On 2 November 2021 the Spanish Council of Ministers approved the Royal Decree no. 24/2021 implementing, among others, the Directive 2019/790 of the European Parliament and of the Council of 17 April 2019 on copyright and related rights in the Digital Single Market and, on 2 December 2021, the Spanish Congress approved the Spanish Royal Decree. In this context, the Spanish Royal Decree stablishes new regulation on copyright and related rights, and includes several amendments to the Copyright Act of 1/1996, of 12 April.
Royal Decree no. 24/2021, of November 2.
02 December 2021
Amendments to existing law
The Spanish implementation procedure has concluded.
Mariano Santos; David Fuentes
One of the main objectives of the Spanish Royal Decree is to develop a favourable and legally secure environment for the exploitation of content protected by copyright and related rights, particularly in the context of constant technological evolution.
The implementation of the EU Copyright Directive is late, as it should have been implemented by 7 June 2021 at the latest. This delay is explained and justified in the explanatory memorandum of the Spanish Royal Decree as one of the reasons for the urgent and extraordinary need to implement the Directive via Royal Decree (which is an exceptional Spanish legal tool).
The Royal Decree introduces new regulations on text and data mining in order to implement Articles 3 and 4 of the Directive. The Royal Decree defines text and data mining as any automated analytical technique intended to analyse text and data in digital formats in order to generate information including patterns, trends, correlations or similar elements.
The wording of article 32.2 of the Spanish Copyright Act has been modified, deleting the so-called “AEDE” royalty – a mandatory and unwaivable collective management fee – and a new related right of publishers has been introduced (article 129 bis of the Spanish Copyright Act) in relation to the online use of press publications by providers of electronic content aggregation services.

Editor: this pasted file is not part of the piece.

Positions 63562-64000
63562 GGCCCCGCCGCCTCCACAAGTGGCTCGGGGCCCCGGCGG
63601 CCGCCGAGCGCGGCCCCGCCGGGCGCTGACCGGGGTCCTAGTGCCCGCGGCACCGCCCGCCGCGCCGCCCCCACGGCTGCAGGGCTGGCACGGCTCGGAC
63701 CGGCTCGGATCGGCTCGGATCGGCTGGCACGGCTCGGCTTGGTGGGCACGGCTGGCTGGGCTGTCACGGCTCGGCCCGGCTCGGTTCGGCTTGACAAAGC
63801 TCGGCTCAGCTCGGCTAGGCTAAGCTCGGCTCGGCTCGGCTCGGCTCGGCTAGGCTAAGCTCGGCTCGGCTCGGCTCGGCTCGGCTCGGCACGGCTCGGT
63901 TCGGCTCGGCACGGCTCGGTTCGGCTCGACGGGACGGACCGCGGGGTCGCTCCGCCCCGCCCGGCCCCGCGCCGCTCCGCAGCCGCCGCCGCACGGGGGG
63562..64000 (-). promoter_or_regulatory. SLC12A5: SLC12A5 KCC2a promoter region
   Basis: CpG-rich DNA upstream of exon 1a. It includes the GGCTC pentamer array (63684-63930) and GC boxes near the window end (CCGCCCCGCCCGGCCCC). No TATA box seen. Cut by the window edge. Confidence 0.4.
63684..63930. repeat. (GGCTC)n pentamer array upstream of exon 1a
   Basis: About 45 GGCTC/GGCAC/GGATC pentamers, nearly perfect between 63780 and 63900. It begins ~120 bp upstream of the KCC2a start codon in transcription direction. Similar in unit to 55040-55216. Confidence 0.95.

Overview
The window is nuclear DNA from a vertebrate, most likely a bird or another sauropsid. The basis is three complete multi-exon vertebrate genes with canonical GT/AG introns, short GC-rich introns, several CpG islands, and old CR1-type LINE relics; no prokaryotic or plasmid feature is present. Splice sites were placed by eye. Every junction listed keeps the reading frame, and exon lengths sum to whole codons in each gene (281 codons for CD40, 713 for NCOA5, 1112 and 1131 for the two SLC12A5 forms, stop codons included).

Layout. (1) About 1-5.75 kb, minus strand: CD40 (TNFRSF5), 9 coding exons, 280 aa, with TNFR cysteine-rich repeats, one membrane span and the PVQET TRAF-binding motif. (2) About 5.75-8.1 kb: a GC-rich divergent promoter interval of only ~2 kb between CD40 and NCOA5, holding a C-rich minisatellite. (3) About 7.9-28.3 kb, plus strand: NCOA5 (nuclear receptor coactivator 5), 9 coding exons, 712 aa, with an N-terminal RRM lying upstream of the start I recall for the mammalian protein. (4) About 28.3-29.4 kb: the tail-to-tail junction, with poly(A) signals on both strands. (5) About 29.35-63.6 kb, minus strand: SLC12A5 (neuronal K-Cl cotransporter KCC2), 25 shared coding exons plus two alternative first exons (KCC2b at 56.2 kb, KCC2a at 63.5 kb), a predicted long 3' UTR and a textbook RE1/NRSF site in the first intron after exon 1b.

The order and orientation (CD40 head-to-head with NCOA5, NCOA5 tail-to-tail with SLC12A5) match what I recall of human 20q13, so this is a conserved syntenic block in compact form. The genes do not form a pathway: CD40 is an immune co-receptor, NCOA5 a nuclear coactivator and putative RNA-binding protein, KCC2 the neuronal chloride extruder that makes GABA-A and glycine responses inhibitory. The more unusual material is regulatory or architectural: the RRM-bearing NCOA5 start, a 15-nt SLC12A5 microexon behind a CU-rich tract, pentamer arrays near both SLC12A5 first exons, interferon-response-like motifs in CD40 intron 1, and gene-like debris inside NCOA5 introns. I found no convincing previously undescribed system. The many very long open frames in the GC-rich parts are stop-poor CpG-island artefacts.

The liability regime for online content-sharing service providers in the field of intellectual property rights is significantly modified. In particular, the Royal Decree now clarifies that any act through which a service provider of online content sharing services grants, to the public, access to works protected by copyright and uploaded by its users, amounts to a communication to the public of such work. In this sense, in order for service providers to be able to carry out such communication, they must obtain authorisation from the relevant right holders. Otherwise, they can be held liable unless they can prove that they have made – inter alia – their best efforts to obtain the corresponding authorisation. Special attention should be paid to the amendments introduced regarding to live content, as these require that the service provider disable access to or remove such content from their website during the retransmission of the live event.
As regards the principle of appropriate and proportionate remuneration, the Spanish Royal Decree has not implemented the principle of appropriate and proportionate remuneration through collective bargaining mechanisms. Regarding the contract adjustment mechanisms, the EU Copyright Directive includes the wording "disproportionately low", while the Spanish Royal Decree uses the wording "clear disproportion". In addition, the Spanish Royal Decree states that the contract adjustment mechanism may lead to an appropriate and fair remuneration, while the EU Copyright Directive refers to an additional, appropriate and fair remuneration. In this context, the Spanish Royal Decree can lead to different practical consequences from those set forth by the EU Copyright Directive.
The Royal Decree contains provisions regarding the adequacy and proportionality of remuneration, as well as transparency obligations. In particular, article 47 of the Spanish Copyright Act regarding the review action for inequitable remuneration has been modified. The Royal Decree also modifies the Spanish Copyright Act to include a right of termination to authors who have authorised or assigned their rights in a work on an exclusive basis if the work is not being exploited.
The Royal Decree contains provisions regarding transparency obligations. Under certain conditions, it establishes the obligation of the assignee to provide authors or performers with updated information on the exploitation of their works or performances, in particular with regard to the modes of exploitation, the total income generated and the corresponding remuneration.
The new business models and agents that have arisen as a result of digital technologies and the Internet have led to a regulatory framework that has become progressively ineffective (or, at least, generic and ambiguous). In light of this, and of the certain emergence of future innovation, the implementation of the EU Copyright Directive has been necessary.We will just have to see how these new regulations are applied, or whether any further amedment will be necessary to achieve a proper balance in the copyright and related rights field.